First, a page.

Dividend Stocks for Hedging against Dollar’s Long Term Fluctuations

In general, ability of the companies to pay dividends depends upon its profitability, cash flows, earnings, prudent money management (think debt!). With the ongoing recession many have started expressing concerns about long term prospects of US economy. Among many issues, one aspect that has been gaining momentum is the strength of dollar and its status as world currency. It is widely discussed (probably rightly so) that the continued infusion of printed dollar will dilute its value. Further the US government’s debt will cause a credibility issue in longer term. All this will reduce the value of the dollar. In one of his recent interviews, even Buffett acknowledged the concern. However, there is not much analysis on how the master investor plans on addressing this issue in BRKs portfolio.


In the context of dividend investing, I believe any effect of change in dollar value will be much more profound and will affect the real total return. Dividend investors need to look at the macro economic scenario and understand how it will play out in long haul over a period of next 10 years, 20 years, or 30 years. There are folks on both sides of the aisle who make compelling argument. On one side of the aisle the argument centers on supply and demand. The flooding of printed dollar into the market will cause inflation and hence reduce its value. On other side of the aisle, the argument is that governments of many other countries are doing same for their currency. Therefore, the net affect will be practically zero. There is also another argument that printed dollar will only offset trillions of dollar lost in markets in 2008, and hence it is not likely to affect inflation. Although, I think trillions of dollars lost in market were paper money (not physical dollar), while the dollar is being pumped into the economy is physical money.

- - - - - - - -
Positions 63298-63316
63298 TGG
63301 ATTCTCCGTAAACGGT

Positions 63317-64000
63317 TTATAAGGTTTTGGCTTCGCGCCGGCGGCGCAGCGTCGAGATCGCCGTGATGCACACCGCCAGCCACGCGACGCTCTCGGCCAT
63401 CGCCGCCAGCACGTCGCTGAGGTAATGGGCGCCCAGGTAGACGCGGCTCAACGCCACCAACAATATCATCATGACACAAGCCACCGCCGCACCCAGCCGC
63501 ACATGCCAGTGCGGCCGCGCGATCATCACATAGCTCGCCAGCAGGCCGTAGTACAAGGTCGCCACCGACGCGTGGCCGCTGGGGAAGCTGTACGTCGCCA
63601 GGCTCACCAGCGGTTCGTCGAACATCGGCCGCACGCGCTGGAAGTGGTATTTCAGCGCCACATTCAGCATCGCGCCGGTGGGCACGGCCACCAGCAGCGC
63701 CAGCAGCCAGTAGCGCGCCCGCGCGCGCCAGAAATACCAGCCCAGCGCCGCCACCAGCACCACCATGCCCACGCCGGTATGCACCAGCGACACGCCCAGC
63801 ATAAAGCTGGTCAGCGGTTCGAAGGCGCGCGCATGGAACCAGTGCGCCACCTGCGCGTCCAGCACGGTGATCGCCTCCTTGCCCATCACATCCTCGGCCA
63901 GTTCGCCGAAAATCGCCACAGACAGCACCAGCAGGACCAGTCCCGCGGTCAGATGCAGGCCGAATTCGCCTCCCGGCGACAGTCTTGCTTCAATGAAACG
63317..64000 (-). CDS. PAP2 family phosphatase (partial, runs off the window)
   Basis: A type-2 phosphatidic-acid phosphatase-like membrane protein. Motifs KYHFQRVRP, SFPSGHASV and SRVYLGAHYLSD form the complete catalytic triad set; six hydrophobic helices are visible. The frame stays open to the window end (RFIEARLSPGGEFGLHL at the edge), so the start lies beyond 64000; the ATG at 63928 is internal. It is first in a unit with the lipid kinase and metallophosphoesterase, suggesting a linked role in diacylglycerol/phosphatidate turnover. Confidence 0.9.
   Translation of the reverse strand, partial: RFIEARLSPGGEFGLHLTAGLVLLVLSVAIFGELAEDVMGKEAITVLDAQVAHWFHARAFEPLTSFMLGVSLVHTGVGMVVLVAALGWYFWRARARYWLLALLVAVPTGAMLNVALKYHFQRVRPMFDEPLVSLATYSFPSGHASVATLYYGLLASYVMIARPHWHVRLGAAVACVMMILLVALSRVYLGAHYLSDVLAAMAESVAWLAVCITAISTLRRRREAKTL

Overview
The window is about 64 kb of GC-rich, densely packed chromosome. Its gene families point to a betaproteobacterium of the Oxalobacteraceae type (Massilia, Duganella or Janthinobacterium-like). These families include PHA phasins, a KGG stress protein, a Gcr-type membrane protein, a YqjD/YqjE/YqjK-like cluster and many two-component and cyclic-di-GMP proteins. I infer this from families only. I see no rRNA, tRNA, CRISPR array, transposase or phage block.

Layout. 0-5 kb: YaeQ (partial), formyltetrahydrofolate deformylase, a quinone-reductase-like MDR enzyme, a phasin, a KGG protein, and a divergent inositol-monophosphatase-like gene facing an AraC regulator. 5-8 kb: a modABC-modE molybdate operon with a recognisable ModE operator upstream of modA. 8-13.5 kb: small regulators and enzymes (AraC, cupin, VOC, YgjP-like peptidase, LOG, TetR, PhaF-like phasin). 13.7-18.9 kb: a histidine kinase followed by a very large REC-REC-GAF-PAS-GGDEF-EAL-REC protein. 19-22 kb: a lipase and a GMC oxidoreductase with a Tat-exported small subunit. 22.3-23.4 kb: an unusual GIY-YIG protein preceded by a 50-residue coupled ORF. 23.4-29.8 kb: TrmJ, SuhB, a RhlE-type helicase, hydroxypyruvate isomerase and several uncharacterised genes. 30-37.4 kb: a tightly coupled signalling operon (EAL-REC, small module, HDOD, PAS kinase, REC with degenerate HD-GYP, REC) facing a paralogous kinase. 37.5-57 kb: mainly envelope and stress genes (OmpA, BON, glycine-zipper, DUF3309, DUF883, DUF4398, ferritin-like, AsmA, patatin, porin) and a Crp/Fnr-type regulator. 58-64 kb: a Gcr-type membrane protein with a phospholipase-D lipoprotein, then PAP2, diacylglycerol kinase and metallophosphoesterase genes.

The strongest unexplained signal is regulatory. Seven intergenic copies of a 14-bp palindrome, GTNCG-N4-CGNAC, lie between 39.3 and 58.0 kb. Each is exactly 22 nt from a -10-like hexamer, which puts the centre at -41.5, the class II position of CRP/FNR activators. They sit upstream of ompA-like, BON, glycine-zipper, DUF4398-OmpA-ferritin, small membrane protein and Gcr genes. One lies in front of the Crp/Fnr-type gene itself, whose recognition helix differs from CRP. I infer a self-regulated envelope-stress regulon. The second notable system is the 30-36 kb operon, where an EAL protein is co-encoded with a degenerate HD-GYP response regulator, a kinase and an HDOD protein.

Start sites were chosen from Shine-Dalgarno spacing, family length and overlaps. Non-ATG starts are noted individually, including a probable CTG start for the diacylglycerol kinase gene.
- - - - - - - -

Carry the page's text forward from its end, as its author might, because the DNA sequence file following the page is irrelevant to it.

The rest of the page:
In these arguments, what do we individual investors do? Which side do we take? Or does it even really matter to take sides? Unlike physicist and engineers, economists cannot predict or control what will happen to economy. Economist can only justify afterwards why things happened that way (rather than what will happen). Honestly, I do not think anybody knows how economies will evolve. Being a dividend investor one does not need to take any sides (pun intended!). All we need to do is go back to basics. Dividends come from earnings and cash flows. Look for dividend companies that get its earnings and cash flow from global operation. This is the best hedge against dollar value.

I continue to believe there are (and will be) quite a large number of US and other multinational corporations that will profit from global operations. List below are companies that generate their revenue (and hence earnings) from all types of economies. Most of these corporations have paid growing dividends in last five years as measured in their native currency. Figures in bracket indicate approximate percentage revenue from emerging markets.

  • Procter and Gamble (33%)
  • Unilever (33%)
  • The Coca Cola Company (approx. 60%)
  • Pepsico Inc. (approx. 50%)
  • Cadbury PLC (20%)
  • Nestle (25%)
  • Johnson and Johnson (58%)
  • Qualcomm Inc (61%)
  • Intel Corporation (52%)
  • International Business Machines (46%)
  • Exxon Mobil Corporation (60%)

Summary is…
Investing is simple if we go back to basics. Invest in dividend growth companies that have notable presence in all markets. Dividend investors continue to have array of companies which can be used as a hedge against dollar value reduction. After that, the discussion of dollar devaluation becomes inconsequential.

This article was originally published on The DIV-Net, on August 27, 2009.

2 Responses to “Dividend Stocks for Hedging against Dollar’s Long Term Fluctuations”

  1. Mark Hampton says:

    Hi. You have a wonderful blog. But I’ve noticed a couple of times now you mis-type “flattened” as “flattered” (as is “earnings flattered”– I think I saw Microsoft has flattered on one of your posts). And you sometimes mis-spell “Procter & Gamble” as “Proctor & Gamble”– on this post, but on others as well.

    Don’t bother to post this comment, please; I’m not writing to embarrass you but am writing in the hopes that you’ll go back and correct these recurring errors. They detract from what is otherwise a really first-rate blog– a blog from which I’ve learned a great deal.

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